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Intel disputes seriousness of Data Centre Manager authentication flaw

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Security researcher scores $10K bug bounty

Intel has disputed the seriousness of an authentication flaw discovered in its Data Centre Manager

A security researcher has released details of how they were able to hack Intel’s Data Center Manager (DCM).

More specifically, Julien Ahrens of RCE Security succeeded in bypassing Intel DCM’s authentication by spoofing Kerberos and LDAP (Lightweight Directory Access Protocol) responses, creating an exploit chain that they claim yielded remote code execution (RCE) in the process.

Intel acknowledges that Ahrens uncovered a vulnerability – tracked as CVE-2022-33942 and assessed with a severity score of 8.8 – but disputes its seriousness. According to Intel, the issue represents only a privilege elevation flaw rather an RCE risk.

“A protection mechanism failure in the Intel DCM software before version 5.0 may allow an unauthenticated user to potentially enable escalation of privilege via adjacent access,” a summary by Mitre Corp explained.

Despite the contended vulnerability disclosure process, Ahrens argued successfully enough for Intel to make a one-time exception and reward the researcher with a $10,000 bug bounty – much more than it would normally pay out for this class of security problem.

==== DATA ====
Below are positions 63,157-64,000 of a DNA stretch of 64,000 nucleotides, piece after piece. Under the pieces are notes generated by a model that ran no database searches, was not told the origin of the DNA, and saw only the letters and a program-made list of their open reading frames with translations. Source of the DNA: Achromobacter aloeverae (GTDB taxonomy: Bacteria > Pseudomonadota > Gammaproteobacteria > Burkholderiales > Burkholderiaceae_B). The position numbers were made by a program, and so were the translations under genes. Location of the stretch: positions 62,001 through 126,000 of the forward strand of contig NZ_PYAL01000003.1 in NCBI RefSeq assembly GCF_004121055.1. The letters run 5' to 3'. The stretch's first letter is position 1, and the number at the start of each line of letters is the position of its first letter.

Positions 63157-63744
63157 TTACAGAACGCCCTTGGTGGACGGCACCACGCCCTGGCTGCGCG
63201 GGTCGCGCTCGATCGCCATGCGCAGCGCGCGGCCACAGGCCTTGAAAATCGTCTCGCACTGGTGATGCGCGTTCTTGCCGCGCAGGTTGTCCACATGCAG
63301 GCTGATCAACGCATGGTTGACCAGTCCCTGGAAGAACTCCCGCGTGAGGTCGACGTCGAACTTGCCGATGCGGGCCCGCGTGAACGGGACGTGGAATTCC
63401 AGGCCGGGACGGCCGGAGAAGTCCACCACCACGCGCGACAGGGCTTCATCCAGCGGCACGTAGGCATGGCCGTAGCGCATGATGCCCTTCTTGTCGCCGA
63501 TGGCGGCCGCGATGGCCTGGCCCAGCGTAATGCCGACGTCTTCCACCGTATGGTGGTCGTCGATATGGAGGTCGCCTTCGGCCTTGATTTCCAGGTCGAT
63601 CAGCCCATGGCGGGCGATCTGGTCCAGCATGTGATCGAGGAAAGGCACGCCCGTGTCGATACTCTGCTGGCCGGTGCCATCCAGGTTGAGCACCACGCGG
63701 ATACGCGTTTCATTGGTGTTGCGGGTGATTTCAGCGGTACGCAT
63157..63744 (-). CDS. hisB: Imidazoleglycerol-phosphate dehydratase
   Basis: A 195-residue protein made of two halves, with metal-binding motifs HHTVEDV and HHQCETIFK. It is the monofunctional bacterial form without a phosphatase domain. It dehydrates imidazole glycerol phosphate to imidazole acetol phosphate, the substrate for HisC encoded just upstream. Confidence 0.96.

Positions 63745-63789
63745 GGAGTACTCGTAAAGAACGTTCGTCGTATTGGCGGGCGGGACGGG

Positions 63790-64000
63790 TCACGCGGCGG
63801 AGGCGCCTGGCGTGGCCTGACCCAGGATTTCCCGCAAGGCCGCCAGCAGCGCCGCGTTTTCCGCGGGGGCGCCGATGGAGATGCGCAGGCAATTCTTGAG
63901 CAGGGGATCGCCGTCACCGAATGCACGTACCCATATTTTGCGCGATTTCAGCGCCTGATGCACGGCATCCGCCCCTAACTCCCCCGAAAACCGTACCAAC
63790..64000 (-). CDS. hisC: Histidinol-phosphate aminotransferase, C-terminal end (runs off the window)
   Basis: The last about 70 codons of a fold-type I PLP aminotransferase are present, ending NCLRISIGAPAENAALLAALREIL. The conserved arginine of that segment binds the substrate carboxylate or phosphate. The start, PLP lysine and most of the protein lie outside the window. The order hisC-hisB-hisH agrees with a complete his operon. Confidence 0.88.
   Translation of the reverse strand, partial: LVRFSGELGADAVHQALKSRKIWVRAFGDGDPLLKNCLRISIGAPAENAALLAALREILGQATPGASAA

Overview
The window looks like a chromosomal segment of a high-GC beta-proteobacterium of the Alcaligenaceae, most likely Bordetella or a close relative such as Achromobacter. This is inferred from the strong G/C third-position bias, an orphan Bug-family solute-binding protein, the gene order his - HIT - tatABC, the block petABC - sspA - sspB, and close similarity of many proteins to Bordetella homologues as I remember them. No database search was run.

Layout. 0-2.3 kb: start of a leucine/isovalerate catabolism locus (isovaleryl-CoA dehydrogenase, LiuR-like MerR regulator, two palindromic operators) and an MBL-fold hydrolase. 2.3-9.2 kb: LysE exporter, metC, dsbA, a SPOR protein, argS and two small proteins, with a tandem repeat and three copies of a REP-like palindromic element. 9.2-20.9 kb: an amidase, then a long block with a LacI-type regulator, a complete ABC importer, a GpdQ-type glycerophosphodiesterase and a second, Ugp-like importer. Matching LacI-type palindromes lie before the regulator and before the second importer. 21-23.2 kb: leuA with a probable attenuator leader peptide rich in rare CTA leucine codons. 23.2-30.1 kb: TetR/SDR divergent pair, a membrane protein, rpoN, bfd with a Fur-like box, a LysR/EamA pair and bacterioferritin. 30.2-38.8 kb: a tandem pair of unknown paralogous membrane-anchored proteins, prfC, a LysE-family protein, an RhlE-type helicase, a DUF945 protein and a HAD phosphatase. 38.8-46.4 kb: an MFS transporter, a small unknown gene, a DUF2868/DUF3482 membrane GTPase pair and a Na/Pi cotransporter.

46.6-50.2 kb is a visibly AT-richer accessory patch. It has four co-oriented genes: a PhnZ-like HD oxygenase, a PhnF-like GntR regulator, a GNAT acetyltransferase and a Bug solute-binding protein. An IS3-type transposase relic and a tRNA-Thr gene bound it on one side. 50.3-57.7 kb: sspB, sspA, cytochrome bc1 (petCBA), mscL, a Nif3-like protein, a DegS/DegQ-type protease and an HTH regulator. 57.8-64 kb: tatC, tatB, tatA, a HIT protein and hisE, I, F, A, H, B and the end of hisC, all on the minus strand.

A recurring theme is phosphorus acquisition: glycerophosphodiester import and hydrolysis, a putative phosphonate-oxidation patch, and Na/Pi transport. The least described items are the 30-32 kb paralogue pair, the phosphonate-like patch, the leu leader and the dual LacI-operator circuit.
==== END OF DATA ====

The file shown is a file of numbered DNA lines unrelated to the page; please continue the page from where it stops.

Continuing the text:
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Intel’s Data Centre Manager Console offers a real-time monitoring and management dashboard that can be used to manage an array of data center assets. Ahrens uncovered vulnerabilities in the product through a source code review of the decompiled application.

Some aspects of the painstaking work that followed and its results may be relevant to other security researchers and technology developers.

“It was the first time I discovered this kind of vulnerability, mainly because I barely looked at Active Directory-integrated software,” Ahrens told The Daily Swig.

“However, it might be the case that other vendors suffer from the same type of vulnerability if they don’t validate the user-defined authentication domain (which, however, should be done since it’s part of the overall authentication schema).”

Technical write-up and sequel

The researcher has published the main aspects of his findings in a detailed technical blog post that recounts the main aspects of the story. A second blog post is due out later this week.

The freelance penetration tester and security researcher added: “This specific bug also always depends on a configured Active Directory group with a well-known SID [security identifier] – so it does not apply to Active Directory implementations, per se.

“You could theoretically also exploit this using single user or custom group objects that don’t have a well-known SIDs, but that would require the attacker to either be able to guess, predict, or leak it somehow else.”

According to Ahrens. Intel resolved the vulnerability by enforcing LDAP-based [controls] and performing an additional certificate check against DCM’s internal SSL keystore, where the Active Directory CA certificate needs to be trusted.

In response to queries from The Daily Swig, Intel said it had issued a public security advisory for the issue as part of its usual process. “It’s resolved via an update to Intel® DCM software version 5.0 or later,” an Intel spokesperson added.

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